Wednesday, July 24 at 7:30 PM THE MIRACLE MAN • Norman Z. McLeod • 1932 • 85 min + 21 min short 35mm from Universal Pictures A film about gangsters, faith healers, shysters, and the transformative power of faith—and money. Features an all-star cast including Boris Karloff and Sylvia Sidney. A remake of Lon Chaney’s now-lost breakthrough film. Not available on DVD! Screening with a 16mm print of “Dangerous Females” (William Watson, 1929), an early sound comedy about hucksters, murder, and traveling evangelists starring the great Marie Dressler and Polly Moran.

Wednesday, July 31 at 7:30 PM THE LATE GEORGE APLEY • Joseph L. Mankiewicz • 1947 • 97 min + 7 min cartoon 35mm from the 20th Century Fox vaults Charming comedy of manners from ultra-sophisticated auteur Mankiewicz about the fading of nineteenth-century Boston aristocracy. Starring Ronald Colman in his last great performance and Peggy Cummins (Gun Crazy) in her American debut. Based on John P. Marquand’s Pulitzer Prize-winning novel. Screening with a cartoon TBA.

Monday, August 5 at 7:30 PM DEAD MAN • Jim Jarmusch • 1995 • 121 min + 7 min cartoon 35mm from Park Circus Films Jarmusch’s hipster acid western with Johnny Depp and Robert Mitchum. “One of the ten best films of the 1990s” – Jonathan Rosenbaum, Chicago Reader. Screening with a cartoon TBA

Wednesday, August 7 at 7:30 PM SWING HIGH, SWING LOW • Mitchell Leisen • 1937 • 92 min + 8 min cartoon restored 35mm from the Library of Congress Carole Lombard’s apex in Leisen’s unclassifiable comedy-drama-musical with an alcoholic backbeat. A public domain film usually available only in very poor copies—except for this restored print from the Library of Congress. Screening with Popeye the Sailor in “Kickin' the Conga ‘Round” (Fleischer Studios, 1942).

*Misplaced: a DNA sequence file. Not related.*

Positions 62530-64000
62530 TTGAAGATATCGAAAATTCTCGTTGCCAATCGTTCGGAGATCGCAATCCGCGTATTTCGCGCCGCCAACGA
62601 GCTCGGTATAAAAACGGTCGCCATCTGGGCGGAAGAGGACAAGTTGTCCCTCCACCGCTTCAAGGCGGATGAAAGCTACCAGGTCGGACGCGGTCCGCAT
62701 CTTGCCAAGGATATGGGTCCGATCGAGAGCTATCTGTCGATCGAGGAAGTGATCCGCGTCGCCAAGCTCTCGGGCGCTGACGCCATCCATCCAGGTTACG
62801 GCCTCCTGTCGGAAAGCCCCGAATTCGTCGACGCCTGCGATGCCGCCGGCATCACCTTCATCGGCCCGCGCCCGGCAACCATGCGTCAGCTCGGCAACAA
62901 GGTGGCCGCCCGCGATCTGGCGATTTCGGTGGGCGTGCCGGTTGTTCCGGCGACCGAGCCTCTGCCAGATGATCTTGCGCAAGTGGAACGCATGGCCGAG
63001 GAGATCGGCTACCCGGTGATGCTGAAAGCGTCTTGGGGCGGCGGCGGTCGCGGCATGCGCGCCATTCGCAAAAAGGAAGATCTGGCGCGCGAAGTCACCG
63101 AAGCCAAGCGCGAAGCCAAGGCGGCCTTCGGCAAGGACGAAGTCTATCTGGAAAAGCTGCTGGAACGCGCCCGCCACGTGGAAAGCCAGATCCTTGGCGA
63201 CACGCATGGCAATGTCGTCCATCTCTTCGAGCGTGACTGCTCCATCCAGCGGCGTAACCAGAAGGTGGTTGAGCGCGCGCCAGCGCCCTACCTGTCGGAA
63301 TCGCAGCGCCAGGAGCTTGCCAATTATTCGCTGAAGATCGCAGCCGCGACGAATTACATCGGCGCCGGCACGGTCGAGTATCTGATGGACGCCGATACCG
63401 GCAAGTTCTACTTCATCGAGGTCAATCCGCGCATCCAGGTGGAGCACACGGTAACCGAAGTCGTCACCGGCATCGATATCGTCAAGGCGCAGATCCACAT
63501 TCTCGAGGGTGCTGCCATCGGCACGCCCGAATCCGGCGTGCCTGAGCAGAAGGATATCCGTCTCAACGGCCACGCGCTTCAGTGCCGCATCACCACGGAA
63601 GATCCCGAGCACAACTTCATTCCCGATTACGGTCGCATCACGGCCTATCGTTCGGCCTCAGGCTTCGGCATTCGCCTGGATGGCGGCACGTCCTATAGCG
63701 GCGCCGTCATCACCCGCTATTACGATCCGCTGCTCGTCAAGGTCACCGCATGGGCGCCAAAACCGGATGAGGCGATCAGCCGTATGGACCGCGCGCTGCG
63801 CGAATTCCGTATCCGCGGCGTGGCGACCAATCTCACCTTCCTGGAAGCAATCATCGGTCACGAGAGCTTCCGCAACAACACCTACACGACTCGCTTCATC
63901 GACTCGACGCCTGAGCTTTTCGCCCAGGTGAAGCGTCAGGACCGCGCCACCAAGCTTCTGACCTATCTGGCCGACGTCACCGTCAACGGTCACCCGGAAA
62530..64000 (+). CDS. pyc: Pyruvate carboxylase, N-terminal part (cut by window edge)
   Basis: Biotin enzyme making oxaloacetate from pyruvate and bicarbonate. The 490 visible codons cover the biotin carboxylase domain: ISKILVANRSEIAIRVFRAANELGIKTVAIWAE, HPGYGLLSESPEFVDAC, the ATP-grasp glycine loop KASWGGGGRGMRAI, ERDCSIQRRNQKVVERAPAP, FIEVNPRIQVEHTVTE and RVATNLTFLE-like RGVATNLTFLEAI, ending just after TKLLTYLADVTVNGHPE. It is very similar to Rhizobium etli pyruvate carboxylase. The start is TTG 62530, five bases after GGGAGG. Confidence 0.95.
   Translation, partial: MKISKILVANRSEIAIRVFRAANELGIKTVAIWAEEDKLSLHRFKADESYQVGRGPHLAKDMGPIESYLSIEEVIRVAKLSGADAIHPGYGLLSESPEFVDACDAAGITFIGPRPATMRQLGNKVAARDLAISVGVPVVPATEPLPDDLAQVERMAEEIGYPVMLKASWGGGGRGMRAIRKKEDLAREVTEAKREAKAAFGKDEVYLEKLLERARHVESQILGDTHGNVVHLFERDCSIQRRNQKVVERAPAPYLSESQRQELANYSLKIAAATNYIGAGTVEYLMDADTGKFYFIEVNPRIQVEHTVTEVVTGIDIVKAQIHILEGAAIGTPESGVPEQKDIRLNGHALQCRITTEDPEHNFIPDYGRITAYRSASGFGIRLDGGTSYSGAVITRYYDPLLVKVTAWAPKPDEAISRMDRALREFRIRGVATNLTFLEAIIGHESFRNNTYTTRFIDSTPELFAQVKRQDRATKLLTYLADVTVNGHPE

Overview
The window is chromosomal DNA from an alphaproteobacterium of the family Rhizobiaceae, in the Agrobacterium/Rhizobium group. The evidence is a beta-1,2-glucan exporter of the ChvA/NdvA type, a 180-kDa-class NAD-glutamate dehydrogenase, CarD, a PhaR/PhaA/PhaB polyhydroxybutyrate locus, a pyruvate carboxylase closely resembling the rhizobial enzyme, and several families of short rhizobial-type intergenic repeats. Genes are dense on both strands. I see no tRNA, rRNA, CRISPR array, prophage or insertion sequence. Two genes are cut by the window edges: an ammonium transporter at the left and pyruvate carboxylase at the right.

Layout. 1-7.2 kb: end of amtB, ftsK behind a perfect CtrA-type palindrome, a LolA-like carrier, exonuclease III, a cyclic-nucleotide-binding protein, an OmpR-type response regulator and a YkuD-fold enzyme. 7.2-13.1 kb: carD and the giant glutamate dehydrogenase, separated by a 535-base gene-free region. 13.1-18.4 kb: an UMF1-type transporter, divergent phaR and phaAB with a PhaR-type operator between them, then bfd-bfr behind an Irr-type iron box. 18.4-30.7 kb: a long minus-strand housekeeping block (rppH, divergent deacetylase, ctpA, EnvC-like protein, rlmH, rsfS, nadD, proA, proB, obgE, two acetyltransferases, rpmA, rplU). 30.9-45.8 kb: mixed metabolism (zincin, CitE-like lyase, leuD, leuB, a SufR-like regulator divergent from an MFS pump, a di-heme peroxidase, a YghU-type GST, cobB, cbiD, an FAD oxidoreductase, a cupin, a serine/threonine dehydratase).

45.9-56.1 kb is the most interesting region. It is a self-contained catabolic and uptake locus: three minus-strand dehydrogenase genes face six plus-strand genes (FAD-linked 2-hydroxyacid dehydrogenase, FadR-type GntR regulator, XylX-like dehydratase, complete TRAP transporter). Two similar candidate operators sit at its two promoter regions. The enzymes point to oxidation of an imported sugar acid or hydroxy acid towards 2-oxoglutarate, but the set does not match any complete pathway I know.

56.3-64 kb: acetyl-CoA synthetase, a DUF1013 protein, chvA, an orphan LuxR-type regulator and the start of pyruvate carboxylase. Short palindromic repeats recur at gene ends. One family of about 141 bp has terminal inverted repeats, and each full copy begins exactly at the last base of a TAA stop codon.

Wednesday, August 14 at 7:30 PM THE INTRUDER • Roger Corman • 1962 • 84 min + 25 min short 35mm from the Academy Film Archive A pre-Star Trek William Shatner stars as a race-baiting demagogue unleashed upon the Deep South. Exploitation cinema at its most personal and politically-incisive from grindhouse guignol specialist Corman. Screening with a 16mm print of Twilight Zone episode “A Nice Place to Visit” (John Brahm, 1960). Co-presented with portoluz (www.portoluz.org)

Monday, August 19 at 7:30 PM ULZANA’S RAID • Robert Aldrich • 1972 • 103 min + 6 min cartoon 35mm from Universal Pictures Burt Lancaster anti-western exemplifying the adventurism exhaustion of the Vietnam era. Screening with a Technicolor 35mm print of Woody Woodpecker cartoon “Fat in the Saddle” (Paul J. Smith, 1968), for levity.

Wednesday, August 21 at 7:30 PM DIAMOND JIM • A. Edward Sutherland • 1935 • 88 min + 8 min cartoon Larger-than-life portrait of American philanthropist and and professional over-eater “Diamond” Jim Brady. Features an early script from comedy master Preston Sturges and a dual performance from Jean Arthur. Not available on DVD! Screening with a cartoon TBA.

Wednesday, August 28 at 7:30 PM DAY OF WRATH • Carl Th. Dreyer • 1943 • 97 min + 7 min cartoon Medieval masterpiece made during the Nazi Occupation. A crucial influence on Arthur Miller’s The Crucible, and probably the only witch-burning drama to be unambiguously pro-witch. In Danish with English subtitles. Screening with a cartoon TBA.

ABOUT THE NORTHWEST CHICAGO FILM SOCIETY The Northwest Chicago Film Society makes rare and classic films available to local audiences in their original forms—on 35mm and 16mm motion picture film. Our screenings spotlight the restoration efforts of archives, studios, and private collectors, as well as the experience of seeing films projected in a theater with an audience. Through an array of program notes, blog entries, and introductory remarks before each screening, the Northwest Chicago Film Society endeavors to bring new notions of the cultural and material history of cinema to the public. The Northwest Chicago Film Society is a 501©(3) non-profit organization. It was established by Julian Antos, Becca Hall, and Kyle Westphal in 2011.

(Thanks to KenRoe for providing the photo.)